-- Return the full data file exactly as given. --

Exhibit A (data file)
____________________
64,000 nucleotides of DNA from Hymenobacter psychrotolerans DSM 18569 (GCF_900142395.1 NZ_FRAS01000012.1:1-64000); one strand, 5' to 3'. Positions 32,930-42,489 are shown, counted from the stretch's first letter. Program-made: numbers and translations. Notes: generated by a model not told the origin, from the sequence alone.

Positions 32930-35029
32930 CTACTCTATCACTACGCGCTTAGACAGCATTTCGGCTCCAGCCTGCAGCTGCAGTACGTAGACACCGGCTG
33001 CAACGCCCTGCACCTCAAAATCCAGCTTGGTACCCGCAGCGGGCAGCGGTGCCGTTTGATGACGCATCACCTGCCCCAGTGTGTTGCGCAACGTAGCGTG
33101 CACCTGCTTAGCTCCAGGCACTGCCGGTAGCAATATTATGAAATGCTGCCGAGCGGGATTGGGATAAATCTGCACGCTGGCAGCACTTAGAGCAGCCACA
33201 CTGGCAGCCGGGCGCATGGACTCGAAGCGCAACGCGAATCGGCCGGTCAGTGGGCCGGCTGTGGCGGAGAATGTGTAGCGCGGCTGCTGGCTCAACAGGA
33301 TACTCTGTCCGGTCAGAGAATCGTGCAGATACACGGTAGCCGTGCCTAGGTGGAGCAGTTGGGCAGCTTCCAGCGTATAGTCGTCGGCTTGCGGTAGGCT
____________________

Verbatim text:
64,000 nucleotides of DNA from Hymenobacter psychrotolerans DSM 18569 (GCF_900142395.1 NZ_FRAS01000012.1:1-64000); one strand, 5' to 3'. Positions 32,930-42,489 are shown, counted from the stretch's first letter. Program-made: numbers and translations. Notes: generated by a model not told the origin, from the sequence alone.

Positions 32930-35029
32930 CTACTCTATCACTACGCGCTTAGACAGCATTTCGGCTCCAGCCTGCAGCTGCAGTACGTAGACACCGGCTG
33001 CAACGCCCTGCACCTCAAAATCCAGCTTGGTACCCGCAGCGGGCAGCGGTGCCGTTTGATGACGCATCACCTGCCCCAGTGTGTTGCGCAACGTAGCGTG
33101 CACCTGCTTAGCTCCAGGCACTGCCGGTAGCAATATTATGAAATGCTGCCGAGCGGGATTGGGATAAATCTGCACGCTGGCAGCACTTAGAGCAGCCACA
33201 CTGGCAGCCGGGCGCATGGACTCGAAGCGCAACGCGAATCGGCCGGTCAGTGGGCCGGCTGTGGCGGAGAATGTGTAGCGCGGCTGCTGGCTCAACAGGA
33301 TACTCTGTCCGGTCAGAGAATCGTGCAGATACACGGTAGCCGTGCCTAGGTGGAGCAGTTGGGCAGCTTCCAGCGTATAGTCGTCGGCTTGCGGTAGGCT